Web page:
Tuesday, February 22, 2011

New mum

We have had an event within our animal collection this week - one of our scorpions (Lychas sp.) has given birth to around 30 tiny babies. Scorpions are viviparous – they give birth to live young. They are born individually via a genital operculum on the underside of the mother. She forms a cradle for the youngsters with her legs, and catches them as they emerge. The babies then crawl up onto their mother's back. They hitch a ride for a around 4 weeks until they undergo their first moult. At that stage they will begin to disperse and fend for themselves. We will watch for this to occur and separate them when it does, as once they disperse mum begins to lose the maternal instinct and may eat them.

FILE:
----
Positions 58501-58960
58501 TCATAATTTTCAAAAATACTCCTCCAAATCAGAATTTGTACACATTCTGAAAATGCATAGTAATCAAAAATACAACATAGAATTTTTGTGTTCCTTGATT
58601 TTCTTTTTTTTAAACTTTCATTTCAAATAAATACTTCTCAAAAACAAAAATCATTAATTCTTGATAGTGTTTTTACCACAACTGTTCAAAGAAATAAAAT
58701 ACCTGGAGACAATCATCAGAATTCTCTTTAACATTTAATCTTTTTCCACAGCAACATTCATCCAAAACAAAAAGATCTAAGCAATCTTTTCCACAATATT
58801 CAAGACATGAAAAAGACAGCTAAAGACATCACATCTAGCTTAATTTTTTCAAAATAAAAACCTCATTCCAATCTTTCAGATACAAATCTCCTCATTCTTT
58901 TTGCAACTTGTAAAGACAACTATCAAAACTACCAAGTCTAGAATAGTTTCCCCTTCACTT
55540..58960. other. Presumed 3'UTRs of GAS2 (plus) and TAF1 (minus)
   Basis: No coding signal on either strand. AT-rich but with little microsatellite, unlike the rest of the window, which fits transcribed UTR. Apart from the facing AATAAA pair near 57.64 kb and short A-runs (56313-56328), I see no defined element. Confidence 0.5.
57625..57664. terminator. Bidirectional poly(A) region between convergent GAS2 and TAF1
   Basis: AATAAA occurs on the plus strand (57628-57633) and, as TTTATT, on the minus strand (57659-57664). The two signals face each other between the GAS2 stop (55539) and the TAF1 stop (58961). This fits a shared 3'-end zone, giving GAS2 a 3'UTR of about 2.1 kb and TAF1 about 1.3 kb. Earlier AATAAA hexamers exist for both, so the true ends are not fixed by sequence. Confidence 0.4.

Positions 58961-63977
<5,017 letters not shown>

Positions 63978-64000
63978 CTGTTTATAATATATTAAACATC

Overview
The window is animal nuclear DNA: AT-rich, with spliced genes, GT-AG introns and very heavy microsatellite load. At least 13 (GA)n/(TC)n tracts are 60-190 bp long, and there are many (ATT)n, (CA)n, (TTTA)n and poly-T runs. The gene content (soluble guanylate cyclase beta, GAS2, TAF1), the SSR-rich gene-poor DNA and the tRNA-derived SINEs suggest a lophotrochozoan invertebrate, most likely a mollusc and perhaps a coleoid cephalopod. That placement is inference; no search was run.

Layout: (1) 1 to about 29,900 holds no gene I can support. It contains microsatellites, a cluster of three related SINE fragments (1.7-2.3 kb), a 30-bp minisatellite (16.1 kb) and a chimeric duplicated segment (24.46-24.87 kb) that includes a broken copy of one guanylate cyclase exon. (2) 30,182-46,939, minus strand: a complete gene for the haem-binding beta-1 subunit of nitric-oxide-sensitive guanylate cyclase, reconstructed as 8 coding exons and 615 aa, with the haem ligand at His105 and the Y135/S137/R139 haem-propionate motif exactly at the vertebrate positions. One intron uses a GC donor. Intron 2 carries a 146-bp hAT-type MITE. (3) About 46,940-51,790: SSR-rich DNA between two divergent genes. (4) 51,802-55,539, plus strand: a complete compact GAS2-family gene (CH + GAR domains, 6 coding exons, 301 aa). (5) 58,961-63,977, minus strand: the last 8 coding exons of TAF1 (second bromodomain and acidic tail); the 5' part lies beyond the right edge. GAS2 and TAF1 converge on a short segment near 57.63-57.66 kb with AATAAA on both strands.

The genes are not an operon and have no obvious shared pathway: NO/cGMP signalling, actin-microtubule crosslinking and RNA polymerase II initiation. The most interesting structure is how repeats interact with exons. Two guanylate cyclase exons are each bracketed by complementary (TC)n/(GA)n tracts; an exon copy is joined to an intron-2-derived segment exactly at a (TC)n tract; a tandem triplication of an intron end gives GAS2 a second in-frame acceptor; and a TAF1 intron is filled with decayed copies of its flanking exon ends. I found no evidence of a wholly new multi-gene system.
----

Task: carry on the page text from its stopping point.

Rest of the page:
Baby scorpions being caught by the mother as they are being born.

The young make their way up to their mother's back soon after they emerge.

The female resting with around 30 offspring on her back.

This species is from the dry country about 100km west of Kuranda. It appears to be a specialist spider hunter. This individual is featured in the bug series we have just finished working on for Discovery Science in the US.

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